To be frank, the Dolphins’ offense was nightmarish for much of last week’s game against the Browns. Though the team escaped with a win, that can be largely attributed to the fact that they were facing the Browns. In the absence of Arian Foster, who once again will not play this week due to a groin injury, four Dolphins running backs saw carries, with all seeing between 4 and 11 touches. Though Kenyan Drake led the backfield with 48 total yards, he was largely ineffective, especially as a runner. I would love to see the team give Jay Ajayi, who won the game on an 11 yard touchdown run, get the bulk of snaps, but I don’t have any confidence in this coaching staff to break up the cavalcade. Any member of this committee that delivers value from this team will likely due so as a result of reaching the end zone, and I can’t advocate plugging in a running back that projects to see ten touches or less into your lineup.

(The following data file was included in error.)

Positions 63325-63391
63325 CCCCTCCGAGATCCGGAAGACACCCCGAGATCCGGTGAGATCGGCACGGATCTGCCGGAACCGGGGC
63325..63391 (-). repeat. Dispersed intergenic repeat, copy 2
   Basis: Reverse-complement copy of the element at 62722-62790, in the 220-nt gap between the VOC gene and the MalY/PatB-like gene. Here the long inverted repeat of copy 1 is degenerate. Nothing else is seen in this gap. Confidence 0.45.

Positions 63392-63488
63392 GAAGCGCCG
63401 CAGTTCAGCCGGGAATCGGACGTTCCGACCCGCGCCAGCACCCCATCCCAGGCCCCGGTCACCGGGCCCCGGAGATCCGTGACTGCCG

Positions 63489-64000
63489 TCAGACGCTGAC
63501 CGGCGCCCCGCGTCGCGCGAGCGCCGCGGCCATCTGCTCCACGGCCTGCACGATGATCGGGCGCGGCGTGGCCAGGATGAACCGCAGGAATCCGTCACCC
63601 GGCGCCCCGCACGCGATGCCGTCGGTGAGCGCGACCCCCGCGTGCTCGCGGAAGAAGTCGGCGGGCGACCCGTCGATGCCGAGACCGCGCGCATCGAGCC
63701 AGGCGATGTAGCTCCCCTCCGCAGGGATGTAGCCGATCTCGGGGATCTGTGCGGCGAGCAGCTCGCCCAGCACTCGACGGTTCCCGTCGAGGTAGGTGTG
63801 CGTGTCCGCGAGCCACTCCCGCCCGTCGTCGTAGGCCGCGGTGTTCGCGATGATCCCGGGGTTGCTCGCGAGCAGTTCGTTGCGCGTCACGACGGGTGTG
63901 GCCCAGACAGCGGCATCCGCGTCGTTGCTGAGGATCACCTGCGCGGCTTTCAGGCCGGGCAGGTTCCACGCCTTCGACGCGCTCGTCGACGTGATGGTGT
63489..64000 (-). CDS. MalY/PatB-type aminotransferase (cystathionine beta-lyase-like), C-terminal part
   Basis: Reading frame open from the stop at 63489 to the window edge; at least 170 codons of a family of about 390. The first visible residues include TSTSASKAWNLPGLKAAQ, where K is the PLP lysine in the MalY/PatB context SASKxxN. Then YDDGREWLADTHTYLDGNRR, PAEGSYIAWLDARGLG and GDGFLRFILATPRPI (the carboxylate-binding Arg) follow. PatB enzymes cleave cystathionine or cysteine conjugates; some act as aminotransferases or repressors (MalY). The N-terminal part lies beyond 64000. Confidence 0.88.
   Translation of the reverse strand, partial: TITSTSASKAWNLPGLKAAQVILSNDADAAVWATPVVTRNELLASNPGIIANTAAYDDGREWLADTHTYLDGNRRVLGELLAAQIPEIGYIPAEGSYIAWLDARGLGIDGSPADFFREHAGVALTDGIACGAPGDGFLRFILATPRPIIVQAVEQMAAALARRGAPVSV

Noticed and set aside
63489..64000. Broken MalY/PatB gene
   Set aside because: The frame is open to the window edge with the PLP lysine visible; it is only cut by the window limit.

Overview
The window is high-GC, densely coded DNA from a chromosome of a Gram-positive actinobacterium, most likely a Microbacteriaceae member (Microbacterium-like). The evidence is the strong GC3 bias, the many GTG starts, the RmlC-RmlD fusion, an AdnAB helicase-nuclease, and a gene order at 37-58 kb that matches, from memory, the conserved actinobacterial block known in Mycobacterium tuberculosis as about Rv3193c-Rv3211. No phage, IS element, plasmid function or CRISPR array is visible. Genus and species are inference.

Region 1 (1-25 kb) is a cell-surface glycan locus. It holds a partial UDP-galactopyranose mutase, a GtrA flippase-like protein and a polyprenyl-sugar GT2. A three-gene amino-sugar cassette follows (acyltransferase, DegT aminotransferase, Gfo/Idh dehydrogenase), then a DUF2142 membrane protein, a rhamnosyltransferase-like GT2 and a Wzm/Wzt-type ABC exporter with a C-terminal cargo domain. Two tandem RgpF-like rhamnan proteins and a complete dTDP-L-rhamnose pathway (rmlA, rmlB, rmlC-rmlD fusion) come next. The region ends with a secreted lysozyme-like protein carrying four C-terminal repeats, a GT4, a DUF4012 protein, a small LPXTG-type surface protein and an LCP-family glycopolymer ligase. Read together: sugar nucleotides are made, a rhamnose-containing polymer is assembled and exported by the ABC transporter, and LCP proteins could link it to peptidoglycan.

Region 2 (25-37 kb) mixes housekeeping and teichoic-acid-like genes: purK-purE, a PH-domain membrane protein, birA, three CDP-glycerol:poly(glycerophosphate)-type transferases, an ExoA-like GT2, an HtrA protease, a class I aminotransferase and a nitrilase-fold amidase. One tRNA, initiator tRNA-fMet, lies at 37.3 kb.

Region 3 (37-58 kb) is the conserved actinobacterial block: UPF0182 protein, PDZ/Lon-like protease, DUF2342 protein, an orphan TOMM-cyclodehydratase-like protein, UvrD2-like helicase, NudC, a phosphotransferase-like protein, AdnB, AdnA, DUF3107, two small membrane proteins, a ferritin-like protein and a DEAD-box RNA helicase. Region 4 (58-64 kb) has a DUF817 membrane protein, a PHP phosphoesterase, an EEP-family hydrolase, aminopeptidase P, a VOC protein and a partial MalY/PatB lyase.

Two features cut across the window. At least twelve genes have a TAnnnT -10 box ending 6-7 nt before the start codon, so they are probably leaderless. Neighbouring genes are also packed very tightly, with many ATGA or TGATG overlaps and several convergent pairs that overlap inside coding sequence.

Both Ryan Tannehill and Andy Dalton fall in the same main bucket for me this week: Avoid In Cash Games. Even with a plus matchup for Dalton against the beleaguered Dolphins secondary, I don’t see the surrounding firepower outside of A.J. Green, or the game flow (as this game projects to be close throughout), for Dalton to put up a line worthy of your lineups. Last week we saw Tannehill barely deliver a usable line, with the advantage of overtime, in a dream matchup against the Browns. Admittedly, the bad taste that that performance likely left in fantasy players’ mouths could contribute to an extremely low ownership rate against a defense that just got carved up by Trevor Siemien, but I’m not willing to invest more than a marginal allocation of my tournament shares in Tannehill.